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Those close to me know that I enjoy listening to a wide variety of music. Here, "wide variety" does not mean that the songs I listen to change each week when the radio's Top 40 list does. It means that I pick up music suggestions from books and magazines I read, from the people I talk to, from TV/movies that I watch, and then compile a list of songs that define "good music" for me.

What I mean, genre is not important, the song just has to evoke a certain feeling.
So, when I saw this music video last night, it made me smile:


I was particularly impressed because The Overtones (who I had never heard of before) were an acapella group. There are few things that shout "this is good music!" more loudly to me than an acapella group.
In South Africa, we have Flip A Coin and Navi Redd, a few years back the world was introduced to Naturally 7, and of course we all know Ladysmith Black Mambazo.

After the chorus of this song, though, I felt like I had heard it bef…

Read so Hard Library's Tryin' to Fine Me

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I saw the link to this video posted on Twitter, and I am so glad I clicked through.
These two New Yorkers decided to put their own spin on Jay-Z and Kanye West's Niggas in Paris:


"You use a Kindle? I carry spines. Supporting bookshops like a bra- Calvin Klein" - this line has stayed with me. Even more than "...I read so hard, I'm JK Rowling *snaps*".
These parody videos on YouTube are usually just a bunch of bored teenagers looking to do something "cool", but this one I actually like.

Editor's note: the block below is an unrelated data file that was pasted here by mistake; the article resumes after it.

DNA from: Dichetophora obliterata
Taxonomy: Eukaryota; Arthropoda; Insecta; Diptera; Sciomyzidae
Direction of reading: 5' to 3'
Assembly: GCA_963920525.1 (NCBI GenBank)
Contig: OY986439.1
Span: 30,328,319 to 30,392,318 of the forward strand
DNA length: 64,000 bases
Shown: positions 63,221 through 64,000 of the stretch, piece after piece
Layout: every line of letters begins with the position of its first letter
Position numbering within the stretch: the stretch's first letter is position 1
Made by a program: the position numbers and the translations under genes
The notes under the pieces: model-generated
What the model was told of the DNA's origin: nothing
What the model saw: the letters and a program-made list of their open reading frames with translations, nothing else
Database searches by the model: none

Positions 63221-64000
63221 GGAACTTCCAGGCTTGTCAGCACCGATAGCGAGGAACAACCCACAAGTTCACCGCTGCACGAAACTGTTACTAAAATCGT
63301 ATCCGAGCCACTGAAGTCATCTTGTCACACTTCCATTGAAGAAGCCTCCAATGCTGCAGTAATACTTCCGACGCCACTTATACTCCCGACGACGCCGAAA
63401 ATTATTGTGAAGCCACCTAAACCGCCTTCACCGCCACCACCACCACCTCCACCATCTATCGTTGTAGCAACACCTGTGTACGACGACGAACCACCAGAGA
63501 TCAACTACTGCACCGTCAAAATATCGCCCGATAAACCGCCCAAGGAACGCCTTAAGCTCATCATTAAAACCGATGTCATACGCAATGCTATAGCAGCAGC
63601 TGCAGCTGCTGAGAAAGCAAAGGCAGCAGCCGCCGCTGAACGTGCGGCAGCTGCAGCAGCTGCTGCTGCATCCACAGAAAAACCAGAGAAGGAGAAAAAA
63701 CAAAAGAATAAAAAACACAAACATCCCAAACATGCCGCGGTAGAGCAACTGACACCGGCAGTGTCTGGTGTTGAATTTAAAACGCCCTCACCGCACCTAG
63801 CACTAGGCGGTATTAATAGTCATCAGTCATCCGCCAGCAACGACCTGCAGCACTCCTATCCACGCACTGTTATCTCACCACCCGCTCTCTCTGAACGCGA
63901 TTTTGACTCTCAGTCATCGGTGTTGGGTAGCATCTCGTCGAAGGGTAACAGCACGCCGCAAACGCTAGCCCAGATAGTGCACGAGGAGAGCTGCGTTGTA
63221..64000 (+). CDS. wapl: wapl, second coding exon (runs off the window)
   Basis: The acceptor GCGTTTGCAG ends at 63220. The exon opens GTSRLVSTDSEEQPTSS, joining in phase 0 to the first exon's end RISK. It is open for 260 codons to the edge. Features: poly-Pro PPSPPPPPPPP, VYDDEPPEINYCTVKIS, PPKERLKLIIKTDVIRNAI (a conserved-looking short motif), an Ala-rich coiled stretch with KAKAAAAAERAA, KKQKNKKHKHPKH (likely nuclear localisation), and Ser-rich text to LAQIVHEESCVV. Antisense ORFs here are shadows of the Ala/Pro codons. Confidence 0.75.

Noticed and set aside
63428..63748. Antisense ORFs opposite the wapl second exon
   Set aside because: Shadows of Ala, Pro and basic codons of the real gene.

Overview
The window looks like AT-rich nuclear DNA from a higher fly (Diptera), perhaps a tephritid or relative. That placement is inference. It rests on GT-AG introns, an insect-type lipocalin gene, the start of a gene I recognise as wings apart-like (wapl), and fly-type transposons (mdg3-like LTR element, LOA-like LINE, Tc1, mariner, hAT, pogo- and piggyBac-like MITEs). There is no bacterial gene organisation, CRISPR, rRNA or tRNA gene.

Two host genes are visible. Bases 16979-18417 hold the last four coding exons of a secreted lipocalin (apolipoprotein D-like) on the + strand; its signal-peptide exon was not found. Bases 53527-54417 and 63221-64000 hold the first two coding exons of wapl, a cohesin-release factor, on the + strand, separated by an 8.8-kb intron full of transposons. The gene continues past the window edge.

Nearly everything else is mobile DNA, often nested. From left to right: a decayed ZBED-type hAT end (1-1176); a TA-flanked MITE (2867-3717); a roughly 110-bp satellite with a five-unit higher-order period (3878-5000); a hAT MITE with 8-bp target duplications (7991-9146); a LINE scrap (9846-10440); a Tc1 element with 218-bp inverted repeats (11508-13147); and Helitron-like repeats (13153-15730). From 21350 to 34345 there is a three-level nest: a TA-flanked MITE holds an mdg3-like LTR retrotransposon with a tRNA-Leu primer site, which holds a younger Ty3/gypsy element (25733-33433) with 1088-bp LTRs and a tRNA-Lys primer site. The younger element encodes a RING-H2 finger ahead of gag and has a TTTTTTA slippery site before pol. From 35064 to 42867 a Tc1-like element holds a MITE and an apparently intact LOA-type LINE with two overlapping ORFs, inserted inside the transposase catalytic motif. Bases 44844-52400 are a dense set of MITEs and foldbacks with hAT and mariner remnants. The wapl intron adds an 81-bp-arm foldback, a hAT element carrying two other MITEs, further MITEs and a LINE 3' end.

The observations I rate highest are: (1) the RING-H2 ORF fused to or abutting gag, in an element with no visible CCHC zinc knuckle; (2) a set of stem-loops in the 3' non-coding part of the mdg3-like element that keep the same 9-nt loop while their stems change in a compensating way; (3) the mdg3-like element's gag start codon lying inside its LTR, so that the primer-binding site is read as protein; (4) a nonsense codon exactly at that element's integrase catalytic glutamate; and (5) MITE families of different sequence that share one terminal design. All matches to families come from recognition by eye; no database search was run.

Whoever said reading, smart girls, and rappers couldn't go together?



Life Is (Not) A Funny Business

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I finally came through on a "resolution" I made myself a while ago about showing more support for the South African movie industry two weekends ago.
Riaad Moosa's Material came out about a month ago, and I said "I need to watch that!". Mostly because any movie which starred Riaad Moosa and Joey Rasdien was destined to be amazing, but also because I am interested in seeing how our filmmakers are doing with busting the "we will never measure up to [insert first world country here]" myth.

From the opening sequence, which showed Riaad (as Cassim Kaif) going to open up the family material store for the day's business after prayers with his father Ebrahim (Vincent Ebrahim), they had my attention.
It was the score, and the fact that there was no dialogue in that first scene, yet so much was being said. There were many of these moments throughout this movie: the actors communicate the nuances of the story with little more than facial expressions and subtl…

Rap Music Welcomes the New Breed?

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I don't really know what to say here. I mean, Kreayshawn came out with "Gucci Gucci" and I thought it was funny. I mean, even in today's world, seeing a white, female rapper is a novelty. Her "rhymes" (she says things like "I got the swag/ and it's dripping out my ovaries" and "one big room/ full of bad bitches" is the opening line of the song) and the video elevated that novelty to a joke. Catchy as hell, though:



Who are the people that just give out record deals like this?

And now we have Amethyst Kelly, or Iggy Azalea as she prefers to be known. This 21-year-old rapper from Australia has YouTubed her way to a recording contract with T.I.'s Grand Hustle Records. The lead single from her upcoming debut is called "Murda Bizness":


The beat that drops at 0:13 is the only reason I'm even posting about her right now. If her people keep producing like this, she'll go places, I'll admit that.
The chorus goes "…